Cover

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pp. 1-1

Title Page, Copyright Page

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pp. 2-7

Contents

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pp. vii-viii

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Preface

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pp. ix-xii

What is the relationship between philosophical or religious thought and violence? In attempting to understand religious violence, sociologists and other social scientists often assume that material conditions and economic interests are the real motivations for violence directed against particular religious groups. ...

List of Abbreviations

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pp. xiii-xvi

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Introduction: From Permeable Circles to Hardened Boundaries

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pp. 1-22

In 299 CE a priest, striving to read the auspices before the emperor Diocletian’s Antioch court, claimed that the animal’s entrails bore no signs of any kind. For centuries, Roman leadership, to discern a venture’s promise, depended on haruspicy, the Etruscan art of divining from marks on sacrificial organs. ...

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1. Ammonius Saccas and the Philosophy without Conflicts

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pp. 23-48

Ammonius (fl. 232–43), Porphyry averred, “made the greatest advance (έπíδοσιν) in philosophy of our time” (ap. Eus. HE 6.19.6). Identifying him as the philosophical inspiration for both Origen, the Christian theologian (6.19.6), and the great Platonist Plotinus (Porph. Plot. 3.10), ...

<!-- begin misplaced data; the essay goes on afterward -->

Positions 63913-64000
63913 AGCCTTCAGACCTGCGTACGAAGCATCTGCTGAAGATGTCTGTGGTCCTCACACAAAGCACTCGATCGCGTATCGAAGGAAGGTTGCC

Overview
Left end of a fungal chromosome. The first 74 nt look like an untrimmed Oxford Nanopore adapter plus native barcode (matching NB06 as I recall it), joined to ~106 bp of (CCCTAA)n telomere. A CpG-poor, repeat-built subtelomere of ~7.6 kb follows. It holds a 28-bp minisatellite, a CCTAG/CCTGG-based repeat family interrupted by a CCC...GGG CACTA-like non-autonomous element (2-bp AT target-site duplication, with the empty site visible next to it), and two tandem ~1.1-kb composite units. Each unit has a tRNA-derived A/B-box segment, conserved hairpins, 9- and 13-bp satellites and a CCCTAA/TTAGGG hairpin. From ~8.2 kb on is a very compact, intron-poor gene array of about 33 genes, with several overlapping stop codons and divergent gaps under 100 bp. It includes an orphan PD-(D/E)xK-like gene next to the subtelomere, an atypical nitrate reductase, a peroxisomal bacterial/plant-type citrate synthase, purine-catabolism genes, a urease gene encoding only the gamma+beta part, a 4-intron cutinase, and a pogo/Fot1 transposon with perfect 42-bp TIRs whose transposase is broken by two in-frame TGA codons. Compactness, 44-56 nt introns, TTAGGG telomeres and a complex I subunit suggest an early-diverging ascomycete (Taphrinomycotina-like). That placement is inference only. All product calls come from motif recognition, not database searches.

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2. Origen as a Student of Ammonius

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pp. 49-71

A liminal, hybrid figure whose shadow looms over the third and fourth centuries, Origen of Alexandria is key to understanding both the wide-ranging influence of Ammonius’s “philosophy without conflicts” and the new pressures that contributed to the Great Persecution two generations later. ...

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3. Plotinus, Porphyry, and Philosophy in the Public Realm

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pp. 72-97

Porphyry and Hierocles lauded Ammonius as the founder of their philosophical community, but Plotinus brought Ammonius’s teaching into wider renown: Plotinus took Ammonius’s ideas to Rome and, by teaching them openly there, gave them a heightened prominence and a more political context. ...

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4. Schism in the Ammonian Community: Porphyry v. Iamblichus

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pp. 98-127

The split that developed among third-century Hellenes who could trace their lineage to Ammonius concerned the value of rituals. As far as the sources indicate, this disagreement, centered around Porphyry and Iamblichus, first focused on the role that rituals played for members of the philosophical community. ...

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5. Schism in the Ammonian Community: Porphyry v. Methodius of Olympus

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pp. 128-163

Iamblichus was a revolutionary Hellene. Not only did his theology address the salvific needs of ordinary people by asserting the efficacy of rituals involving matter. But it also insisted that all human souls—even those closest to the divine—ought to participate in them. ...

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Conclusion: The Ammonian Community and the Great Persecution

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pp. 164-192

Although the tensions between Porphyry and Origenists, apparent in Methodius’s writings were intramural disagreements, the Hellene’s criticisms helped fan the hostility toward Christians that culminated in the emperor Diocletian’s persecution of 303. Christians had been tolerated for the last four decades of the third century, ...

Bibliography

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pp. 193-214

Index

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pp. 215-218